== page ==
Bugs in your Djembe
These little suckers average only a few millimetres in length and can turn a perfectly good drum into cardboard in less than no time. As they chew away, the wood becomes weaker and the less resonant. The presence of sawdust or tiny holes in the wood are tell tale signs of a problem.
What to do
Be advised that as some of these solutions use chemicals, you are at risk of the wood soaking up the chemicals, leaving you with a drum that smells and may be dangerous. Take care, use masks and gloves where necessary.
1. If you catch the infestation early on, you may be able to save your drum by taking the skin and binding off and putting it in the freezer for 48 hours. Try to get the temperature down to about -20 C. If your drum is big or you have more than one, you might need a big freezer! Know anyone who owns a restaurant? You must take the skin off though. Don't freeze the skin.
2. Then put the drum in a large refuse bag and empty a can of bug spray/fogger into the bag before sealing it up for at least 24 hours. Try to use a black bag and put the drum in the sun. The heat will hopefully help to kill the bugs as well as the spray. If the skin is badly damaged it may have to be replaced.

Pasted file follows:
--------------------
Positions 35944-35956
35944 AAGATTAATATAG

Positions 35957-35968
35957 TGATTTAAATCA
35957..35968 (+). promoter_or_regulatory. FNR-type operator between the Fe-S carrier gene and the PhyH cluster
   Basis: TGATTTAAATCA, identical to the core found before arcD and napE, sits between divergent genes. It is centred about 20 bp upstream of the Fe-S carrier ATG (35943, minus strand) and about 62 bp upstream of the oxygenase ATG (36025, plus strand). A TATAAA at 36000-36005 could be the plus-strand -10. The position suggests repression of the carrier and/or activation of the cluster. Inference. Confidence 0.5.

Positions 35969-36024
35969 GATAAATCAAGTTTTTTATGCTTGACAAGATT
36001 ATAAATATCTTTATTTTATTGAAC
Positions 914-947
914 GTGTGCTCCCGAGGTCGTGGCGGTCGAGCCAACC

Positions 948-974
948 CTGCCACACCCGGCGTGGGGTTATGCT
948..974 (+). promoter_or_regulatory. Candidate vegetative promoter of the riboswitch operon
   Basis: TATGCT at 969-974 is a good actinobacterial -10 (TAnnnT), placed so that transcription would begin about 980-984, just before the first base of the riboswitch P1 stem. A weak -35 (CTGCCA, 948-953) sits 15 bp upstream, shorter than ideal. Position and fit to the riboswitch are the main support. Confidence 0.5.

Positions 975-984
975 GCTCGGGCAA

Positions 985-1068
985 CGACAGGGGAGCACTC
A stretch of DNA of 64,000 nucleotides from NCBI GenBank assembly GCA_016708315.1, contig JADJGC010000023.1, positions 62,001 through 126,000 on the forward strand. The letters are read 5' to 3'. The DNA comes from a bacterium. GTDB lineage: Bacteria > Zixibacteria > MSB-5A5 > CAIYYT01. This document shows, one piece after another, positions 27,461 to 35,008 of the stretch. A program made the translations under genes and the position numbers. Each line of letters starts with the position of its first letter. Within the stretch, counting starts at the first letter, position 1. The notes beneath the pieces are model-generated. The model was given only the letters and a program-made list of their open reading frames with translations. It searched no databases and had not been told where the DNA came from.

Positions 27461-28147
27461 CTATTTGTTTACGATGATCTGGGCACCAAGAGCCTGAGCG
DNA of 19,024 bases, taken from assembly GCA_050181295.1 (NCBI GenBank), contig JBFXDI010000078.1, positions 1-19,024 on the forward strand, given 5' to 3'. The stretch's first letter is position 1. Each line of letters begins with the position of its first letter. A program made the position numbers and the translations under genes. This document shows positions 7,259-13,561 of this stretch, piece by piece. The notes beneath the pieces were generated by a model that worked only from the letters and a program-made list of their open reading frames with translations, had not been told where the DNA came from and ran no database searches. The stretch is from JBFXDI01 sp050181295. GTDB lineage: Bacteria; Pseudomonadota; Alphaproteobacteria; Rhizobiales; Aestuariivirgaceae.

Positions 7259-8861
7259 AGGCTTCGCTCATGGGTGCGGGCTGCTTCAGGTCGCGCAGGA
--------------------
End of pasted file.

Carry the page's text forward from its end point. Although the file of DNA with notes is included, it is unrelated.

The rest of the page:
If you still can't get rid of them, then you'll need to bring out the big guns.
3. See if you can find one of the little critters and take a picture of it. Send it to a pest control service and ask them to identify it, then buy a remedy, if not from them you might have luck with a timber merchant. One particular brand in the UK used against wood lice is Agrodust available at www.pestcontroldirect.co.uk
4. Finally, you can take the skin off and try scrubbing the wood with turpentine. Use this as a last resort, as your drum might smell for a while afterwards. It would be best to then replace the skin and rope.
5. If you think you've got the last of them, just make sure to check the drum often afterwards, in case any of the larvae hatch and the problem starts again. Once all that is done, you can plug up the holes with a mixture of clean sawdust (not the stuff your drum's been shedding) and wood glue. Then apply some palm oil to repel further invasions.
Unfortunately, if you catch the infestation too late, damage may be too severe and your drum may be ruined.